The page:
NEW YORK - The companies in the S&P 500 all appear to be above average in terms of corporate governance, according to a new ranking by Standard & Poor's.
Baker-Hughes Inc., Bausch & Lomb Inc. and Progress Energy Inc. were ranked highest, each receiving a 9, on a scale of 1 to 10. American Power Conversion Corp., Apollo Group Inc. and Bed Bath & Beyond Inc. each received the lowest rating, a 6. The other companies rated 7 or 8.
S&P also rated about 1,000 non-U.S. companies, releasing those ratings in Asia and Latin America.
"U.S. and U.K. companies are on par in disclosure and ahead of other regulator regimes," said Sandeep A. Patel, managing director-portfolio services, who oversaw the project.
Disclosure most lacking in U.S. companies concerned investor rights and structures of board, management and ownership.
And while the ratings offer some insight on investment strategy, Mr. Patel cautions, "How much can you do with one year's data?"
Higher rating, lower beta
Mr. Patel used the three-factor model, involving beta, price-to-book ratio and market value of Professors Eugene F. Fama and Kenneth R. French. He said he found that the higher the rating, the lower the beta. That finding conforms to the expectation that a high level of disclosure lowers risk and lowers a corporation's cost of both capital and return to shareholders.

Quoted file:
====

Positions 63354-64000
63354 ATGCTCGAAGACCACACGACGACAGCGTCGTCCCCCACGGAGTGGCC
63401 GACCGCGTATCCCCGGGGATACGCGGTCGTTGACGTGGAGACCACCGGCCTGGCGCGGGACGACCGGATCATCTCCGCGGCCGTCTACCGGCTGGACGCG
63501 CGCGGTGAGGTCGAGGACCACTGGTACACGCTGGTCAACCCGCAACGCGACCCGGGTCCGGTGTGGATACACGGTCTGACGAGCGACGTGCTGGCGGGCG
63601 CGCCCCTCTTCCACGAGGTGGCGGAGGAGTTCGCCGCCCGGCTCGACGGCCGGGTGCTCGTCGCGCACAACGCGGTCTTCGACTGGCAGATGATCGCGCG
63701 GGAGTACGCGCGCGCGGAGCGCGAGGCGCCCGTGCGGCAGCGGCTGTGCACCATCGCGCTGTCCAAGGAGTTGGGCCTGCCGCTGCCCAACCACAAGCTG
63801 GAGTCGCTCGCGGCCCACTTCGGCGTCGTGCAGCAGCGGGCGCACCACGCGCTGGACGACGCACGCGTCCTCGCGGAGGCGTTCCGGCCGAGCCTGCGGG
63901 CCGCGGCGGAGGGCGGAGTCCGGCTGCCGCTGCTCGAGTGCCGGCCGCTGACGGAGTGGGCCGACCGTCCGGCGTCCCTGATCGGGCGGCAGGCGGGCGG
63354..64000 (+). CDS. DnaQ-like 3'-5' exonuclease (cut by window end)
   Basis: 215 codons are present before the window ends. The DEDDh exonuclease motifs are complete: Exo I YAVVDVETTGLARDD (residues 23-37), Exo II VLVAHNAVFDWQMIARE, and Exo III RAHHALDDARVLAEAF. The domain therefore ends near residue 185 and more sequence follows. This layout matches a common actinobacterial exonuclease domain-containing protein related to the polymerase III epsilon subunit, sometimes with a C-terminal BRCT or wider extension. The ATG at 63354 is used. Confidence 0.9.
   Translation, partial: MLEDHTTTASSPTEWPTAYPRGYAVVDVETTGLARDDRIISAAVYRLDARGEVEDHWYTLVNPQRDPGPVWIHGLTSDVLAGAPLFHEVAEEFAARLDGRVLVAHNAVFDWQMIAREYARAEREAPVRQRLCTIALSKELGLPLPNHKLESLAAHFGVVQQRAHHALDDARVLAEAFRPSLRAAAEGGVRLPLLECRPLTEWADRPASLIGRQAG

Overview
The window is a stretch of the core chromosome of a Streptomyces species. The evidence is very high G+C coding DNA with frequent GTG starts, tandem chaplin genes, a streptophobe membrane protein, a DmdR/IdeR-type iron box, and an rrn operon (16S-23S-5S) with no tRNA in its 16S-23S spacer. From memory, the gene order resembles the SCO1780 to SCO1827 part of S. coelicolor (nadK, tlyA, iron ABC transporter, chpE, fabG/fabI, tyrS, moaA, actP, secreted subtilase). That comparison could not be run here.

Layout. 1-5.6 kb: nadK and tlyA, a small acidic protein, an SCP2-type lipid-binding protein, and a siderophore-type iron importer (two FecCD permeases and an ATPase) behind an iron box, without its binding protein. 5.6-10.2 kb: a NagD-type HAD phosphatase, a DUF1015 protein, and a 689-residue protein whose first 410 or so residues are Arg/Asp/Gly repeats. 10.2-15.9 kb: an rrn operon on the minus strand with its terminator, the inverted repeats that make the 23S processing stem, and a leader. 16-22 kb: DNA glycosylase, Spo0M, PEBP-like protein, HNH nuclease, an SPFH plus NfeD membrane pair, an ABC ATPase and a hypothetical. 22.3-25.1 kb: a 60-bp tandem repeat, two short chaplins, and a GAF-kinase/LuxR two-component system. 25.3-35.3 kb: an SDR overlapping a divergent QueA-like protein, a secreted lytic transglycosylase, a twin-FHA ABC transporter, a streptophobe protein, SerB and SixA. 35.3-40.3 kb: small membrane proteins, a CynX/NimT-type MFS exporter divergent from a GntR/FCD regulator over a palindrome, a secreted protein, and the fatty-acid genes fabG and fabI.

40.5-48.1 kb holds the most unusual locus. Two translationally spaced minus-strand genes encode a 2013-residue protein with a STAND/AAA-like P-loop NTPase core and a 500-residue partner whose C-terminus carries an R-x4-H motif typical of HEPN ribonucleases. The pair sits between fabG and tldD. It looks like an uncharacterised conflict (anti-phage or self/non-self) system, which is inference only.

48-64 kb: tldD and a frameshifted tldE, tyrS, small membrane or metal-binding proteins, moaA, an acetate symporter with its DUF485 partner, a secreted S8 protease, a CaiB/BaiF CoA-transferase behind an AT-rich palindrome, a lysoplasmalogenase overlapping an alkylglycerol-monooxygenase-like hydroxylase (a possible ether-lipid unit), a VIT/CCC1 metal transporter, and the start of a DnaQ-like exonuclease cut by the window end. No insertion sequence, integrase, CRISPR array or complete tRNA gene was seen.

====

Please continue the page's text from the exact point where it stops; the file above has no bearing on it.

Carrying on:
Price-to-book ratios correlated only somewhat with annual report disclosure and less with disclosure including proxy statements and 10-Ks. Highly rated companies had higher price-to-book ratios, raising their market values, again consistent with expectation.
Small companies generally had lower ratings, again agreeing with expectations, as there is generally less information available about smaller companies, he said.
The ratings are based on transparency and disclosure in annual reports, 10-K filings and proxy statements on factors such as ownership structure, investor rights, financial transparency and board and management structure and process.
The S&P rates companies only on disclosure of these corporate governance attributes, based on objective criteria, and doesn't judge the practices or policies, he said.
S&P plans to update and make the ratings publicly available annually, he added.